TAAL VOLCANO, Philippines — The gray ash is knee-deep. It covers homes, trees and the bloated cadavers of cows and horses, their limbs protruding at unnatural angles in the shadow of a brooding volcano that could re-explode at any moment.
“My home is now gone,” said Melvin Mendoza, 39, a boatman who returned on Tuesday to Taal, the volcanic island in the middle of a freshwater lake just 40 miles south of Manila, which erupted on Sunday like an atomic bomb mushroom cloud.
The toxic ash and smoke, reeking of sulfur and other noxious gases, have transformed the verdant island, a popular tourist spot, into a vast carpet of lifeless gray.
At least 30,000 people in a nine-mile radius of surrounding towns have fled, and the United Nations says as many as a half-million residents remain at risk. For now, Taal is not habitable, and volcanologists say a new and perhaps more powerful eruption is possible.
Despite government warnings, Mr. Mendoza and a few other residents of the island ventured back from emergency shelters on Tuesday to see firsthand what remained of their homes, and perhaps salvage a few belongings. A reporter and photographer from The New York Times accompanied them.
Among the first challenges they faced as they sloshed ashore from a motorized canoe was the two feet of ash. It was difficult to see precisely where the water ended and the land began. Hundreds of dead, ash-coated tilapia bobbed in the gentle current, injecting the smell of rotting fish into the sulfur-scented air.
In some places, rain had already hardened the ash, like crusty snow, making it relatively easy to walk over. Elsewhere, the ash was still soft and treacherous.
Mr. Mendoza choked back tears as he salvaged a plank of wood from what had been his house.
“We had happy memories here,” he said. “The island sustained our livelihoods, but also took everything back. Everything’s gone in the blink of an eye.”
Coconut trees are now blackened stumps, and the menacing mountain was still belching plumes of smoke and ash with ultrafine particles that are dangerous to breathe.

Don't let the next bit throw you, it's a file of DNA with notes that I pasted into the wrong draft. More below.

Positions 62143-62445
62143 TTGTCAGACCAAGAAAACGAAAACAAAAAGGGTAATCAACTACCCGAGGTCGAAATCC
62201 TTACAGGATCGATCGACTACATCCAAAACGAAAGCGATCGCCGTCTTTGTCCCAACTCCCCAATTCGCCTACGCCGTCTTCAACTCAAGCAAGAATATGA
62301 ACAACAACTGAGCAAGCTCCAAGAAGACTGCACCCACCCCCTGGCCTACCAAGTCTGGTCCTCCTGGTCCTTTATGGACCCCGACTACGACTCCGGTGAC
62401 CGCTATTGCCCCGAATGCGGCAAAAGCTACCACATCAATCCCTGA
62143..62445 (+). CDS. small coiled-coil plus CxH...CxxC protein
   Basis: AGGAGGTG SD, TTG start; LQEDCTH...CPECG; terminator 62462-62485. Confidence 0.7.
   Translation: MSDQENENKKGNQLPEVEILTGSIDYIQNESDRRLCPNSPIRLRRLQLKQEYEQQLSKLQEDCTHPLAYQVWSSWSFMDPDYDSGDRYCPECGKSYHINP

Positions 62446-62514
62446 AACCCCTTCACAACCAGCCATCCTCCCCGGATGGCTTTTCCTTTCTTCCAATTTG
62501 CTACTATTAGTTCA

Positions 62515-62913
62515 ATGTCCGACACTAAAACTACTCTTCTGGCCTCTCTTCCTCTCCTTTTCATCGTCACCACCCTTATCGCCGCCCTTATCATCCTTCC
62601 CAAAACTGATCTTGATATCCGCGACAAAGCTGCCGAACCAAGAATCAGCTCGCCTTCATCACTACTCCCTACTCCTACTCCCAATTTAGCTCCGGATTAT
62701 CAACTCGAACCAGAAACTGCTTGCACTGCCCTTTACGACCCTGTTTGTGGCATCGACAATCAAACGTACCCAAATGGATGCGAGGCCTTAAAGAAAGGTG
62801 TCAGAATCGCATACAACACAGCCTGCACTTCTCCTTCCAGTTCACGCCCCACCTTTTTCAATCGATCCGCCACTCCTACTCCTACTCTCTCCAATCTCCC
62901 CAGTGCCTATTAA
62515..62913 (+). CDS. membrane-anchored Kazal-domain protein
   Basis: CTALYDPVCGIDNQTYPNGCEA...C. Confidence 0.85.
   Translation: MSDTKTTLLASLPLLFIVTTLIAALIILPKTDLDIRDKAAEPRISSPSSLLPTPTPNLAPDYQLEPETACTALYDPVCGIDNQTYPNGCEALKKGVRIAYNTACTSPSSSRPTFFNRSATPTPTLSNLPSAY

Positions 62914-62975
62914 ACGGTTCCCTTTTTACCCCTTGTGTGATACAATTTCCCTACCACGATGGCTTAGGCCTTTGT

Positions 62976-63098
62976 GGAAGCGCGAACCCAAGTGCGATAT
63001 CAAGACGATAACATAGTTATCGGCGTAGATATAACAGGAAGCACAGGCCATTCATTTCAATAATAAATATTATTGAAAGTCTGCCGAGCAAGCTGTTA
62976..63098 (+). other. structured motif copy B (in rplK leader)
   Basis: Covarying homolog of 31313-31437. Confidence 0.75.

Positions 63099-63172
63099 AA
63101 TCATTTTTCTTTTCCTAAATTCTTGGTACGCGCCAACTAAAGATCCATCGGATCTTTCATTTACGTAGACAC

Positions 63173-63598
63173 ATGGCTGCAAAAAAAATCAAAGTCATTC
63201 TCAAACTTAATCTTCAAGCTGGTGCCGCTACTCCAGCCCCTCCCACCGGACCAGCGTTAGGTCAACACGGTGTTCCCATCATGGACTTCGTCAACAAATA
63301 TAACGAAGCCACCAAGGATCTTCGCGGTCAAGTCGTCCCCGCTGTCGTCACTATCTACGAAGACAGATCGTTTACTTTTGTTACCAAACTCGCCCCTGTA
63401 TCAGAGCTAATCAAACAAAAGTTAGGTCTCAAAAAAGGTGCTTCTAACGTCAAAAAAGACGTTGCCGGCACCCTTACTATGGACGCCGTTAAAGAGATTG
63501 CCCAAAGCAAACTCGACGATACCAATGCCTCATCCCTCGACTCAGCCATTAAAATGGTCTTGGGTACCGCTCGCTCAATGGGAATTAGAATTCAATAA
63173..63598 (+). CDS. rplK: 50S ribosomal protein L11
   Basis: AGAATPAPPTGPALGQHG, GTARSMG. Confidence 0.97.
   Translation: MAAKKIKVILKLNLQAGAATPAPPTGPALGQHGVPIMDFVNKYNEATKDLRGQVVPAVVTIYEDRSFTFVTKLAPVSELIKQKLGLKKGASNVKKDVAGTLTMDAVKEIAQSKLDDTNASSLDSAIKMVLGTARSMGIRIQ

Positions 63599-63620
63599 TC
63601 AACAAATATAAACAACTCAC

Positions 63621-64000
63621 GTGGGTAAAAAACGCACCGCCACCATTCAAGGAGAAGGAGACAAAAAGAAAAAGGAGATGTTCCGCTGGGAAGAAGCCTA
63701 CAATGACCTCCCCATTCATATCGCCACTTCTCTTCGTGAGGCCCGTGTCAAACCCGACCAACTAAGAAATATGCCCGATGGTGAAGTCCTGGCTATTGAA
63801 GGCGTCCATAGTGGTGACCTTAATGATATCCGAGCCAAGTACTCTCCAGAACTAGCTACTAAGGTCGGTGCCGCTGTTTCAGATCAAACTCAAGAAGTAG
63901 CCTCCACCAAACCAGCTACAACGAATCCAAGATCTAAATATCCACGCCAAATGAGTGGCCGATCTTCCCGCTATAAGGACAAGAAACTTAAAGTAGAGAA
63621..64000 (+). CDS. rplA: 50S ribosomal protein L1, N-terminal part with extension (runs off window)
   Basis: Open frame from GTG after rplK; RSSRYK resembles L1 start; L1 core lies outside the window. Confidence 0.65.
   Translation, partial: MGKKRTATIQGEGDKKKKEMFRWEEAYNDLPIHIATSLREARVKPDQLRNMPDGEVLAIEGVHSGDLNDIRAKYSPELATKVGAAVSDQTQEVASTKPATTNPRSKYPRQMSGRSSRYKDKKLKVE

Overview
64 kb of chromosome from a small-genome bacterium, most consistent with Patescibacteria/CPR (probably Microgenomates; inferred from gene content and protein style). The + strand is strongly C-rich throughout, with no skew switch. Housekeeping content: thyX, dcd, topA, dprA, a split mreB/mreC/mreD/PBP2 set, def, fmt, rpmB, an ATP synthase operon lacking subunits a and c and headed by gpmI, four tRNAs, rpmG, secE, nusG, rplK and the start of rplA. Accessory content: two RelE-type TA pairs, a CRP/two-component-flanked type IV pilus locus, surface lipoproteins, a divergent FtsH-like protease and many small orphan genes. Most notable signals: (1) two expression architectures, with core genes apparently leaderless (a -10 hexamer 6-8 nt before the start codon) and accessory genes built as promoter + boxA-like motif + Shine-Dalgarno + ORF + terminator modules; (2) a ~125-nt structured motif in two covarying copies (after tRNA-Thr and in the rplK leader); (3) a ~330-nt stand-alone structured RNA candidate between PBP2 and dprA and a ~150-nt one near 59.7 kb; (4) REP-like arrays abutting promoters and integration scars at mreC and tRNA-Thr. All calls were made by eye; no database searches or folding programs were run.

Just steps away from a horse’s cadaver stood the remains of Taal’s tourist office, a two-story cement building that was once the busiest on the island, hosting more than 2,000 volcano visitors a year. All the other buildings nearby have collapsed.
One of the Philippines’ most active volcanoes, Taal roared to life with a jolt on Sunday, catapulting ash a mile high and triggering dozens of earthquakes that panicked residents as far away as the Manila metropolitan area, home to nearly 13 million people.
The government’s Philippine Institute of Volcanology and Seismology said Tuesday that Taal was at the fourth of a five-step alert level, meaning that another hazardous eruption was possible within hours to days. Warning of a heavy and prolonged ash fall, it said all residents should stay away.
A thick column of ash was rising from the Taal crater, visible for miles around and posing a threats to aircraft.
The danger is not limited to ash, smoke and lava flows. The volcano institute also warned of a possible tsunami from the earthquakes that might accompany another eruption. They could send walls of suddenly displaced lake water surging toward the shore, crushing and inundating everything in the way.
The Taal volcano has erupted about 35 times in the last few hundred years, volcanologists say. The last time was in 1977.
There was little warning before Taal erupted again on Sunday, and residents of the island and nearby towns in Batangas Province scrambled for safety, forced to leave everything behind.
Mr. Mendoza said he felt lucky. His wife, Jasmine, 34, and two young children, ages 14 and 10, escaped unscathed.
“As long as we’re alive, there’s hope,” he said.
Others who returned in small canoes on Tuesday found that some of their livestock had survived. One farmer was miraculously able to load a water buffalo aboard a canoe. Another rummaged through a crack in the ash-covered earth and emerged with a plastic bag of stuffed toys.
“These are owned by my nieces,” he said as he pointed to a mound. “Our house is under that.”
Amid reports that the government may permanently bar residents from going back to the island, the men risked arrest by the Coast Guard, which has deployed officers in towns surrounding the volcano to ensure a complete evacuation.
For Roger Holgado, a 56-year-old resident of the island, not going home was not an option. He was born on the island and has spent his whole life there, he said.
Mr. Holgado witnessed the last eruption four decades ago, when he was just a teenager.
“I have seen the island being restless before, but it has always calmed down,” he said. “I’m sure it will again this time. Because I don’t know what we will do.”
Mr. Holgado said his family had operated a small lottery business on the island, and it provided for him, his wife and nine children.
Volcanic eruptions are not an anomaly in the Philippines.
Last January, an eruption at the most active volcano in the island nation — the Mayon, in Albay Province, about 200 miles east of the Taal — prompted a Level 4 alert as it generated up to 1,600 feet of lava fountains and ash fell on two nearby villages.
Renato Solidum, the government’s chief volcanologist, said Tuesday that Taal had been emitting lava ever since its eruption, accompanied by significant earthquakes — all pointing to more trouble.
“The condition of Taal Volcano is dangerous, and an explosive eruption is possible within hours,” he said.